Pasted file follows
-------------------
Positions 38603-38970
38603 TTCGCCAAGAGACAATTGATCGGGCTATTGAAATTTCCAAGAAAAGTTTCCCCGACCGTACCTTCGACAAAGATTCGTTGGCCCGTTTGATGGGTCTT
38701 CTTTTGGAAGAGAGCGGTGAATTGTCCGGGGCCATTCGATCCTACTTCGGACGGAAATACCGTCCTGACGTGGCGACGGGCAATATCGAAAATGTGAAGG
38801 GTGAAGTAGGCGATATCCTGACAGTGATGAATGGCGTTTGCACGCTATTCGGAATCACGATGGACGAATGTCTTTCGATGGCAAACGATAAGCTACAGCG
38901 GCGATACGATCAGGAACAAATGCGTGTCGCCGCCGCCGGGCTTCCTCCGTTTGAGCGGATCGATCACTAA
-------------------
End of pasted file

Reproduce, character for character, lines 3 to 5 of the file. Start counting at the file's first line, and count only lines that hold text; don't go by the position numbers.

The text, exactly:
38701 CTTTTGGAAGAGAGCGGTGAATTGTCCGGGGCCATTCGATCCTACTTCGGACGGAAATACCGTCCTGACGTGGCGACGGGCAATATCGAAAATGTGAAGG
38801 GTGAAGTAGGCGATATCCTGACAGTGATGAATGGCGTTTGCACGCTATTCGGAATCACGATGGACGAATGTCTTTCGATGGCAAACGATAAGCTACAGCG
38901 GCGATACGATCAGGAACAAATGCGTGTCGCCGCCGCCGGGCTTCCTCCGTTTGAGCGGATCGATCACTAA